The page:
It was too late, also, to have the kind of out-of-body, how-the-hell-did-I-get-here moments you might think I’d be having. (That moment had come the night before, at the cruise’s Love Boat-themed disco, where I found myself doing the Hustle, as instructed by motivational dancers, alongside the self-proclaimed leading expert on Area 51.) Instead, what happened when Laura told me that she had been contacted to go to Mars was that I nodded my head, squinted into the sun, smiled, and leaned back on my sun-deck chair, not significantly more taken by the notion of her potential inter-stellar venture than I was by, say, the whereabouts of that evening’s bingo game.
I wanted to know what Laura knew, to understand what she experienced, but I didn’t want to tiptoe further into the complicated attic of her memory by asking skeptical or damning questions, for fear of putting her too pointedly on the spot. What I came to find out was that she was targeted to “travel off-planet” by a man she dated. That she did not, in fact, fulfill the request to go to Mars because it felt like a dark journey with untrustworthy people.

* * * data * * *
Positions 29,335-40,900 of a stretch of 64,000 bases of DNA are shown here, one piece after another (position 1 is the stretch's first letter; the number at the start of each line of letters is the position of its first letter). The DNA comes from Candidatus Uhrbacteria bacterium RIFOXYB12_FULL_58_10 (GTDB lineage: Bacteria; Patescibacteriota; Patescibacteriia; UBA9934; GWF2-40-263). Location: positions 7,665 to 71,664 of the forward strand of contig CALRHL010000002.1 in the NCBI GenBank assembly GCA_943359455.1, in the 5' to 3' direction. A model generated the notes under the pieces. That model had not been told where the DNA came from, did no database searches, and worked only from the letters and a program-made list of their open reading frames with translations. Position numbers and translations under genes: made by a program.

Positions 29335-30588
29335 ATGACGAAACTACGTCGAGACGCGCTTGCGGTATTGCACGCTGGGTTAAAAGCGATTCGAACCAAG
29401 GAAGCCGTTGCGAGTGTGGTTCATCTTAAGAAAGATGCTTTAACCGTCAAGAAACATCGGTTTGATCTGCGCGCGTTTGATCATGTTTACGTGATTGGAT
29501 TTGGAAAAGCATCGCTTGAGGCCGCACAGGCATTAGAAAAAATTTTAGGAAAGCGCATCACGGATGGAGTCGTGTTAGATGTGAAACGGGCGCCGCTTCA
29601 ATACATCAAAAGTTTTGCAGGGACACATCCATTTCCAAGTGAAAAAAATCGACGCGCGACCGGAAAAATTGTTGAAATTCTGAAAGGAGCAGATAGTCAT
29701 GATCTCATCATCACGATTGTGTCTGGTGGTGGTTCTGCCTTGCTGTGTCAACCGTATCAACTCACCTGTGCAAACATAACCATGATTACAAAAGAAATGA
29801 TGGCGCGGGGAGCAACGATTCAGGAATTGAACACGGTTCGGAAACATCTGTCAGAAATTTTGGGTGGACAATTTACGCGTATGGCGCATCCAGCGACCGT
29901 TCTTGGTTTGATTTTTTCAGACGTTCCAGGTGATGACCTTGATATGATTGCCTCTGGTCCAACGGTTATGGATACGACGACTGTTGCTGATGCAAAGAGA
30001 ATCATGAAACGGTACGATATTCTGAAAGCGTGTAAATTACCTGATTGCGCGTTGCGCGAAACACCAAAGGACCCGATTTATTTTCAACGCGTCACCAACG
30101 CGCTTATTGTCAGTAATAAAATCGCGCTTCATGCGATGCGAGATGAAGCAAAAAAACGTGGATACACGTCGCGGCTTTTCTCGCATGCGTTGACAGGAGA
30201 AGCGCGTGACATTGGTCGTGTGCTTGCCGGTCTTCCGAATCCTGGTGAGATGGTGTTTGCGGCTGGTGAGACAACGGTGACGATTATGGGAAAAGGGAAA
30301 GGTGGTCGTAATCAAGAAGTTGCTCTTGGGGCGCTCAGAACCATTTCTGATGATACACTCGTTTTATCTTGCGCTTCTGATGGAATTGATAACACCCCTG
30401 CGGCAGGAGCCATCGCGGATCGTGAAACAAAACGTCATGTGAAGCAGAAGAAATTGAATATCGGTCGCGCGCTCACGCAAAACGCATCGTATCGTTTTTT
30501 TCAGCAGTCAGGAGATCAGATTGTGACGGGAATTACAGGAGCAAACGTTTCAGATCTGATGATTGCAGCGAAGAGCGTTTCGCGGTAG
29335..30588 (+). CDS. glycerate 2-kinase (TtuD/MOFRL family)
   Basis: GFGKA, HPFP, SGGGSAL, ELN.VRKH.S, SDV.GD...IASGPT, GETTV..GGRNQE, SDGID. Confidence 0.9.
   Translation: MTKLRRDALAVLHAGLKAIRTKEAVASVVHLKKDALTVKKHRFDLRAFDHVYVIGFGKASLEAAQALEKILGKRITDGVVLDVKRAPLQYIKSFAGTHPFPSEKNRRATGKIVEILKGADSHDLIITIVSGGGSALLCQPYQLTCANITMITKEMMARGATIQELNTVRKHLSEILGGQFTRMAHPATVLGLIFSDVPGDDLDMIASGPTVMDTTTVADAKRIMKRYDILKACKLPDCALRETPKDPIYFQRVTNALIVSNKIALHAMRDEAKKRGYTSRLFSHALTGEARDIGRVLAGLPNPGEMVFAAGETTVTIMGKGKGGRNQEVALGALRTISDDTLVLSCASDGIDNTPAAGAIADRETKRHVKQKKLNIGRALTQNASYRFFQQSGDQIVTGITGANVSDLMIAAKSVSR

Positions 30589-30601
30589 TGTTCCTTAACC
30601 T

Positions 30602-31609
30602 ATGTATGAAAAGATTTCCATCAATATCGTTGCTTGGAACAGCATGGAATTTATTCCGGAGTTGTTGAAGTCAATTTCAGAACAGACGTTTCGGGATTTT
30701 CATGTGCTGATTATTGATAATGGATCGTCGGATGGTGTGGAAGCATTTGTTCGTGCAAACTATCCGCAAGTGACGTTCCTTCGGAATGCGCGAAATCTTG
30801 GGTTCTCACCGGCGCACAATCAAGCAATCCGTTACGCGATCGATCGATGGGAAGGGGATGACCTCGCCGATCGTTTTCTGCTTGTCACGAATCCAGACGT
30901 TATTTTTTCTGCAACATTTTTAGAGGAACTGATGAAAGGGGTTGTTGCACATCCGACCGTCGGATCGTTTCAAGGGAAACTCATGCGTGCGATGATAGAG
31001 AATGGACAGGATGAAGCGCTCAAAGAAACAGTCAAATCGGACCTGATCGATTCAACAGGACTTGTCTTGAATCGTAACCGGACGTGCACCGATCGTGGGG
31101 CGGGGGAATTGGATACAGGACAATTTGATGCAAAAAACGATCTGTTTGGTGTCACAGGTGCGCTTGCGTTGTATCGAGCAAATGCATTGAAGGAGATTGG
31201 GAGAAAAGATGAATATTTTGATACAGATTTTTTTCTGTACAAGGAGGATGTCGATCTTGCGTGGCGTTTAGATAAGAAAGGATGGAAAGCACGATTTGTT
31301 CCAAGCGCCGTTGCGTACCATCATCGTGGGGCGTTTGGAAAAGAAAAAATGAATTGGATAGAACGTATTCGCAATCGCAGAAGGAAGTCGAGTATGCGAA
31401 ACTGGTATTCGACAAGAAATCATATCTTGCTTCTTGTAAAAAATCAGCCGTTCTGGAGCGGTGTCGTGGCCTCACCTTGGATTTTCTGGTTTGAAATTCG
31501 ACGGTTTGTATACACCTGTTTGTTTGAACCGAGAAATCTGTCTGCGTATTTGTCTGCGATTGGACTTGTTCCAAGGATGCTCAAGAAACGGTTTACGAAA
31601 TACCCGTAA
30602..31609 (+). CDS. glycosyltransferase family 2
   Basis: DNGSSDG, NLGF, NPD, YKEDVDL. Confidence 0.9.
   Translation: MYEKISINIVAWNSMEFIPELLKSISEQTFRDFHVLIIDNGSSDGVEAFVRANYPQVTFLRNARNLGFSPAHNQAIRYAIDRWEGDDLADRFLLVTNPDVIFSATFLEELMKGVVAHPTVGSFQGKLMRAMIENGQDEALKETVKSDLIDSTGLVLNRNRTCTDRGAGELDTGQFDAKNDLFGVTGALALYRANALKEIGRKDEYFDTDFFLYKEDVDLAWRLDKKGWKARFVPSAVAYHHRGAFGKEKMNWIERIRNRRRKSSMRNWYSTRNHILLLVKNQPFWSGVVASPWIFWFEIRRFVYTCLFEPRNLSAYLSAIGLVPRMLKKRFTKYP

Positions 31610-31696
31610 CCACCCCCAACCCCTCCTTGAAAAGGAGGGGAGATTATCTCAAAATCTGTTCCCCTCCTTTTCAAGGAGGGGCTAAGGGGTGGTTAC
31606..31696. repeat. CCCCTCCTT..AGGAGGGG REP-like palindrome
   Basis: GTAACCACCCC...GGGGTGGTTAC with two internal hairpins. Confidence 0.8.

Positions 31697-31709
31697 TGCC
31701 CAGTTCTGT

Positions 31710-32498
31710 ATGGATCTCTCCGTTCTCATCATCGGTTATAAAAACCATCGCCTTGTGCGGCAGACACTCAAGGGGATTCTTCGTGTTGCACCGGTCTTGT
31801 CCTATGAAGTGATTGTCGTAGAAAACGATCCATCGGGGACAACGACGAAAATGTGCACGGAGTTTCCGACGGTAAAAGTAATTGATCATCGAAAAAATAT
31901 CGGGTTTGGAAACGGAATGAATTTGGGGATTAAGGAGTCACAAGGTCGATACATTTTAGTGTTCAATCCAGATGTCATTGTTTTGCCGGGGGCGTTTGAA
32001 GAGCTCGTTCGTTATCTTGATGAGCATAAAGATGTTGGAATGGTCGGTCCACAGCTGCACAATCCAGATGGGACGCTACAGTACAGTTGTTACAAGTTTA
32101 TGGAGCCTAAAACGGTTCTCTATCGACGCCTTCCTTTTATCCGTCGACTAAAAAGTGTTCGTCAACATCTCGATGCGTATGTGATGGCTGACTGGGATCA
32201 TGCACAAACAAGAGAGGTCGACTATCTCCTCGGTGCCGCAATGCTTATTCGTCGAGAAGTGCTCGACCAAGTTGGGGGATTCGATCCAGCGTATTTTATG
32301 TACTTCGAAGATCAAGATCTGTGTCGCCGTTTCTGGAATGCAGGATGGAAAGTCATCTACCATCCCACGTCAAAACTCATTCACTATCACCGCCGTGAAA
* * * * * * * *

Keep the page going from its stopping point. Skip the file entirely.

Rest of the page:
Conspiracy theorists have a reputation for being angry and relentless . . .
The Science is not Settled
By David Siegel via www.ClimateCurious.com
What is your position on the climate-change debate? What would it take to change your mind?
If the answer is It would take a ton of evidence to change my mind, because my understanding is that the science is settled, and we need to get going on this important issue, that’s what I thought, too. This is my story.